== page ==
Peter Barry, in Beginning Theory, differentiates modernism from postmodernism as such: "In a word, the modernist laments fragmentation while the postmodernist celebrates it," (Barry, p.84). Essential to modernism, for Barry, is a nostalgia for the forms and faith of the past -- of the pre-modern era -- which the modernists look back to wishfully. Modernism, Barry asserts, is strongly ascetic -- for moral and material reasons -- and prefers the courage and goodness of a Charles Dickens character even though it, itself, can only produce the moral ambiguity of James Joyce. Yet the postmodernist looks not back but ahead; the postmodernist has embraced the loss of faith, the materialism, the fragmentation and pastiche, the cynicism of the new era and "celebrates" it. Invariably one is reminded of Warhol's Campbell's Soup images, as vivid a celebration of material, postmodern forms as visually exists. Barry goes on to say, "postmodernism rejects the distinction between 'high' and 'popular' art which was important in modernism," (Barry, p.84), and here is seen a clear connection to Vonnegut and other of his contemporaries, like his close friend Joseph Heller. In Vonnegut slapstick science fiction and black humor is mixed with intelligent social commentary, just as Heller had mixed black humor with social commentary. A more recent example, descendant of this rejection of distinction between art forms, is the graphic novel Watchmen, published in the mid 80s and recently made into a major motion picture. The graphic novel presents deep and often disturbing ideas and commentary on the nature of humanity and free will, but does so in the form of a comic book complete with superheroes, kitschy masks, and bat mobiles. It is high art for the masses, just as Vonnegut's work aimed to be and, so doing, taught literature to be.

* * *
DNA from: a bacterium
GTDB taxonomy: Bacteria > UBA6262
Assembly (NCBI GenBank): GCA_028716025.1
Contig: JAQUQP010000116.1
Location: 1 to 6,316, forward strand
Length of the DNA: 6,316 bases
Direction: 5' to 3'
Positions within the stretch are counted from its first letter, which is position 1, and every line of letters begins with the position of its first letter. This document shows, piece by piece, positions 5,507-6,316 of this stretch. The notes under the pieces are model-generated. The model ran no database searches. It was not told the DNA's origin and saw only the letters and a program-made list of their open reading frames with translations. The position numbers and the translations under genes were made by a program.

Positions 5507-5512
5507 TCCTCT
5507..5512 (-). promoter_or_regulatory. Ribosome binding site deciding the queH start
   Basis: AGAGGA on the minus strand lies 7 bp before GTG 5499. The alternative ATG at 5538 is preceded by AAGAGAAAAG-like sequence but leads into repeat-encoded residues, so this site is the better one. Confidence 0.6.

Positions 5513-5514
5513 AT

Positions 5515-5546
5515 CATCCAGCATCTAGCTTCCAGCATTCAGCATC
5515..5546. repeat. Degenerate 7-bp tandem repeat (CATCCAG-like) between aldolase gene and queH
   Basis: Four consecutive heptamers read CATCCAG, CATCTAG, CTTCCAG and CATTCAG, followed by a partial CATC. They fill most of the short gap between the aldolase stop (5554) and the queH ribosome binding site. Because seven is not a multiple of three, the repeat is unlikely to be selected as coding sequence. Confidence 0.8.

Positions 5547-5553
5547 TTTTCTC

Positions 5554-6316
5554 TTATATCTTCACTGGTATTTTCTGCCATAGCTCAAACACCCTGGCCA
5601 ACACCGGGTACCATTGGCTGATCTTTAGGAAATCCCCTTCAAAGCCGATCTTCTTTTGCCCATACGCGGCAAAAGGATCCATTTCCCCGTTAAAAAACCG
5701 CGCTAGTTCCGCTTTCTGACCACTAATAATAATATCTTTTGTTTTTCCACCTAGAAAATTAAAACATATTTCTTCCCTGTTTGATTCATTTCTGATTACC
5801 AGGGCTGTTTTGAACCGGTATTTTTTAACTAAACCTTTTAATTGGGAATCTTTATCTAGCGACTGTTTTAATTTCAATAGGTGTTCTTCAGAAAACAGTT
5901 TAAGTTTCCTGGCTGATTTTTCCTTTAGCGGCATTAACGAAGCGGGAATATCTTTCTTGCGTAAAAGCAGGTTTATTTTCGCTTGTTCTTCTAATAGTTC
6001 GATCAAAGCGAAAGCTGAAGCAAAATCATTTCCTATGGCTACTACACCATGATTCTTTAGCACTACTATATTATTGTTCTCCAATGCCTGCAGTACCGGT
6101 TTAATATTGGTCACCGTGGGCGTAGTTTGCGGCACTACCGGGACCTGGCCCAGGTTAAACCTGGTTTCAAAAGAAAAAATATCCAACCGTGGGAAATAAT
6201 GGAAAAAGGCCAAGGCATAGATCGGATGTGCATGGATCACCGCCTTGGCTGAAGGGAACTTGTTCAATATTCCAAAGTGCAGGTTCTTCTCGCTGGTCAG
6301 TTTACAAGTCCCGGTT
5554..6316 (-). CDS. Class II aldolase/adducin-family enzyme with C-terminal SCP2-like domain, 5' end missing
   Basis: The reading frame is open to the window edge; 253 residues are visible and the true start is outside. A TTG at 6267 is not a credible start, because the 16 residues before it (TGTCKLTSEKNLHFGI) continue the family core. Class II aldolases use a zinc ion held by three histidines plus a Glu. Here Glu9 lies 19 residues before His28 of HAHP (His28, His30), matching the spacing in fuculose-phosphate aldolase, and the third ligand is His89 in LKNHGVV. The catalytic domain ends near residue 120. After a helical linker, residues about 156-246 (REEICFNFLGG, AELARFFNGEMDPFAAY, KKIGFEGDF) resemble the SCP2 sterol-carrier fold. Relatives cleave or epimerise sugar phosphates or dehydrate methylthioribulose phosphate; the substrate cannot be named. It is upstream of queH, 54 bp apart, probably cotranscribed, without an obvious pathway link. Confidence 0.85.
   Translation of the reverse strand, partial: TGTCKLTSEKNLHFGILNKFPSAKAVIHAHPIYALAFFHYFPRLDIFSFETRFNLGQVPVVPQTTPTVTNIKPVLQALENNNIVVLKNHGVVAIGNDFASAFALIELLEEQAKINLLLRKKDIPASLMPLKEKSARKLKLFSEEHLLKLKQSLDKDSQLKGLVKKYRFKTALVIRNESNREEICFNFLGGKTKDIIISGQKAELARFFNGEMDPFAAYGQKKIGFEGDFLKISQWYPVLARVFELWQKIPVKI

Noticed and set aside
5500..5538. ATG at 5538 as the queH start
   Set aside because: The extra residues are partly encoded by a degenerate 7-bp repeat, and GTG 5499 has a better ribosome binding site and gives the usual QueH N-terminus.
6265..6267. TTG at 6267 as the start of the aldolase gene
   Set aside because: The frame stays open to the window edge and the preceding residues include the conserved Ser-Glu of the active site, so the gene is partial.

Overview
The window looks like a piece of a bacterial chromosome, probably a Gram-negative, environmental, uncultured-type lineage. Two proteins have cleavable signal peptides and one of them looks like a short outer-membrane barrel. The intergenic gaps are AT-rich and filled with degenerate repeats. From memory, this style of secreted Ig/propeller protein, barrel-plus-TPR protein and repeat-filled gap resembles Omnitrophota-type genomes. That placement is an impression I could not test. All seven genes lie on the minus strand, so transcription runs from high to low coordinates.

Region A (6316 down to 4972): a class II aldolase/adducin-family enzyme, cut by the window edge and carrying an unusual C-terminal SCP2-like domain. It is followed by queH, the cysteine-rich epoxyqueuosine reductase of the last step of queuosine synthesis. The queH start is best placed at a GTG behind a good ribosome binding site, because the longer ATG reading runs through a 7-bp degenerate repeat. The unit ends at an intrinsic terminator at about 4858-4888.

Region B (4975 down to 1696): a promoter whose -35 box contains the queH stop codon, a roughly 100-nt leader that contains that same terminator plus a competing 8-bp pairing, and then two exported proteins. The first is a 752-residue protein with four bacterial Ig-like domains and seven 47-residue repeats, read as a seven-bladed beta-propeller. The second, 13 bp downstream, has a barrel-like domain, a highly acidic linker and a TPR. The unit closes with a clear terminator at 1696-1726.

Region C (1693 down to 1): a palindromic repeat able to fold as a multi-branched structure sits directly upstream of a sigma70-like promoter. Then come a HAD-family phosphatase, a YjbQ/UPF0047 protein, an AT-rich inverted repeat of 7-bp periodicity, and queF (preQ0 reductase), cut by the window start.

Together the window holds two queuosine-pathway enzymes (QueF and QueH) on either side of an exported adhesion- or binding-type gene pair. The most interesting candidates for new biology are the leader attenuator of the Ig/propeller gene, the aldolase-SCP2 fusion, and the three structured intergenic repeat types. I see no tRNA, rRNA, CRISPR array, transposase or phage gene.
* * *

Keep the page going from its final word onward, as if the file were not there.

There has always been some debate about whether Vonnegut is strictly a postmodern author, or whether modern overtones can be found lacing his work. Slaughterhouse Five certainly preserves an element of lamentation; one has the distinct feeling that the author -- as well as Billy Pilgrim the main character -- would wish to not have seen all that he's seen. For Vonnegut what he might wish to un-see would be Dresden, but Billy Pilgrim seems more tortured by his visions of the past and future. Time-travel has destroyed Billy's faith in human free will and thus humanity at large, and Dresden has done the same for Vonnegut. The loss of faith is a modern condition, however, the author's compassion seems stronger in this novel than in his later works -- compare Galapagos wherein "This was a very innocent planet, except for those great big [human] brains," (Galapagos, p.9). Though it wanes in his later years, the very existence of that compassion requires that an attitude of lamentation must be posited.